LK: Not only is it insane, but the fact that the store will have 50 copies of What Women Want, and no copies of Toxic Avenger.... The public wants Toxic Avenger, but, thanks to Blockbuster and HBO, weíre blacklisted.

NW: Plus the fact that the major chain video stores drive the mom and pop stores that would carry your product out of business.

LK: Yeah. Thatís right.

NW: Is it easier to sell Troma in other countries?

LK: No. The only reason weíre around is because there is a public that wants us around. One that is very aggressive about finding us. People donít want baby food. A lot of people are happy to have it, but more people would like to be challenged and have something to think about.

NW: I know there was a time with the Toxic Avenger character when it became a Saturday morning cartoon, and there was talk of a big budget remake.

LK: Yeah. We had to sue New Line; they fucked us.

NW: Did they try to rip you off, or change it so much that it wasnít your creation anymore?

LK: They were having trouble resigning the Ninja Turtles, so they used us to scare them. They signed a guarantee to make the movie, but when they signed the Turtles for the third movie, then they said, "Fuck those Troma guys. We donít need them anymore." Only trouble was, they didnít tell us. They wasted a lot of our time, but by then it was too late. The toy companies and franchise dealers saw there wasnít going to be a movie, so they told us to go fuck ourselves. I talk about it in my book. We sued them, but thatís also a big problem, because if youíre an independent artist and you sue a big company, itís going to cost you several hundred thousand dollars to stay in the game. Luckily, we had some money, so we were able to do it.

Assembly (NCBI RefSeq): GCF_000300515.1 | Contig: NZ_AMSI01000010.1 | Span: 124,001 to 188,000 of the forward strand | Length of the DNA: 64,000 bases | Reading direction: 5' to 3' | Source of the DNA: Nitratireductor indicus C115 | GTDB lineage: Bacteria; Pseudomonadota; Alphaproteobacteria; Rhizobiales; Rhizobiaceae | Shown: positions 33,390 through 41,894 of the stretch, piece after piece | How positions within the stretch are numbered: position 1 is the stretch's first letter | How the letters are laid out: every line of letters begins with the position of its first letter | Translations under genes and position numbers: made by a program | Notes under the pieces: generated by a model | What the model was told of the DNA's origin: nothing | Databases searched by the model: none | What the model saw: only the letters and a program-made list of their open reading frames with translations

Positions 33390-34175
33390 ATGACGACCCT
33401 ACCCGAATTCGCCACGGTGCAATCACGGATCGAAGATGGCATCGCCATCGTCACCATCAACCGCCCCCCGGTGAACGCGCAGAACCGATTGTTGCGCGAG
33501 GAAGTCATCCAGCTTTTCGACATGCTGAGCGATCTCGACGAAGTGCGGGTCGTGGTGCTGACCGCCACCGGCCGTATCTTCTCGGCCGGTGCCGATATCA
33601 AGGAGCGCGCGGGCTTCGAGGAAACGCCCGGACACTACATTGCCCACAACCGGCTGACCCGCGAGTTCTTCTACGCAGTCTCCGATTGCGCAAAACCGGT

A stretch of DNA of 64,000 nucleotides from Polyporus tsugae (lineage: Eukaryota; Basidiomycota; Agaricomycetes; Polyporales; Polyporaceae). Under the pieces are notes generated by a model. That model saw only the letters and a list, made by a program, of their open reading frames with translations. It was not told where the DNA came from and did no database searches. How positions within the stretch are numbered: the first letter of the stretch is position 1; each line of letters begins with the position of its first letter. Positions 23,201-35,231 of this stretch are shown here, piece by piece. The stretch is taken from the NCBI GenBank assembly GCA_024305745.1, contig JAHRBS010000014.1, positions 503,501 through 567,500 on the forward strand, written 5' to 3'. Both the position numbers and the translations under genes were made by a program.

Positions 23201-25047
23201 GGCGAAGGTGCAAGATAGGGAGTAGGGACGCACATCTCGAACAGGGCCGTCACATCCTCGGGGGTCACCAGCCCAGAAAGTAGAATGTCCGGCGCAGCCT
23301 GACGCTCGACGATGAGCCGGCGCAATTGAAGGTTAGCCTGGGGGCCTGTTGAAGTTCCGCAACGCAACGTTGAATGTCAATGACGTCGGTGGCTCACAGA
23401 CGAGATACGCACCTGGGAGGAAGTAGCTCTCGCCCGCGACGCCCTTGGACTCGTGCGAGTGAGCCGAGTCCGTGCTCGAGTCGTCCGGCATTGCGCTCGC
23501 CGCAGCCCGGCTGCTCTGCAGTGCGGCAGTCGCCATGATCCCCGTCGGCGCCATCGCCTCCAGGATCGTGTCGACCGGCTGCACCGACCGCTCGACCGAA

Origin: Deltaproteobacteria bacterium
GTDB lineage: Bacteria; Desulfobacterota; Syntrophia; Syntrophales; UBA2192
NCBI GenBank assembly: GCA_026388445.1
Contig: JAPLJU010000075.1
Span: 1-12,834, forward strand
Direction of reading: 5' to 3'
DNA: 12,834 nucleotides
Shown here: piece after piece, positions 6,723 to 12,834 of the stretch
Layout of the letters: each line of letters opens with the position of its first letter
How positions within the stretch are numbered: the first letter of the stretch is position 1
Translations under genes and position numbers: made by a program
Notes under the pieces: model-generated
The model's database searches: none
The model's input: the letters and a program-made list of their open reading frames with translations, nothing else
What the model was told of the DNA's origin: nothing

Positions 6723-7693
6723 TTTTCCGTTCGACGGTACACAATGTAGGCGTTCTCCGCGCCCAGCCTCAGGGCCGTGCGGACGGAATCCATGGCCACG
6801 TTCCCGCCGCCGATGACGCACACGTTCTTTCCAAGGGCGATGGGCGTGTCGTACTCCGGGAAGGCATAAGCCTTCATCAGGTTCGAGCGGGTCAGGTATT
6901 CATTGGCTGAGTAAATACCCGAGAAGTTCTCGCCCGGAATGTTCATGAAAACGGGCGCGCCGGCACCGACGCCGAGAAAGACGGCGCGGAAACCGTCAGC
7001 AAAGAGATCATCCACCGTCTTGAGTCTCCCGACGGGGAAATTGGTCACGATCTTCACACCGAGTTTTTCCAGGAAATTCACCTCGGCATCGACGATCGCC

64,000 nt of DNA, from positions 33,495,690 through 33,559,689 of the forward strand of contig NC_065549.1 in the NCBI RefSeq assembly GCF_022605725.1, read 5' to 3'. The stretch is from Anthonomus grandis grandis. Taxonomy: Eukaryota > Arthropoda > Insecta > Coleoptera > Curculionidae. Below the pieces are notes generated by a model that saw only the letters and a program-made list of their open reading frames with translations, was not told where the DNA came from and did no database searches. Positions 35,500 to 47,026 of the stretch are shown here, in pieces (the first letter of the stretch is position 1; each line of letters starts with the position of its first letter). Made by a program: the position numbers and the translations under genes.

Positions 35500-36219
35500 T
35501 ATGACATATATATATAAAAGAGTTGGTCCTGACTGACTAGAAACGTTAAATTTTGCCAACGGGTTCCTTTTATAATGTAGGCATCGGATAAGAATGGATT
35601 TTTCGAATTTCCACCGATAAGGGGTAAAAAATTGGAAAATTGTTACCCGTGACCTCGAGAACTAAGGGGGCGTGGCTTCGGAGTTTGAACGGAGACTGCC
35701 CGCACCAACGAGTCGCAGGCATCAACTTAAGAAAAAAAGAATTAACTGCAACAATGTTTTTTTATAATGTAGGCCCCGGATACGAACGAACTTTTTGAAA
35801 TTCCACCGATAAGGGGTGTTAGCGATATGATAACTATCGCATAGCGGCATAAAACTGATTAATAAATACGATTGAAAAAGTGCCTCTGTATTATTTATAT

NW: Were you weary of dealing with big studios?

LK: Nope. There are only two ways to do it. Either you get a lot of money and you just donít give a shit, or you have total control. Thereís no middle ground. You donít compromise and control everything, which is what I do. If somebody came along with a shitload of money, Iíd say, "Do whatever you want. Just pay me." You donít trust them, though. You donít do anything with a mainstream company based on trust.

NW: Over the years, youíve made friends with quite a few people that work within the mainstream now, but love Troma and come back and help.

LK: Yeah. Trey Parker helped a lot. James Gunn-- whoís a big shot in Hollywood-- good guy.

NW: Yeah. Weíve interviewed him.

LK: Heís great. Iím going to be acting in his wifeís movie, Lollilove, next week. And James is in Tales From The Crapper (2004). Trey, New Found Glory, Ron Jeremy, and Ted Raimi all helped us out, because that was a fucked-up movie. Tales From The Crapper was in a lot of trouble. It was supposed to be two movies... the stuff was awful.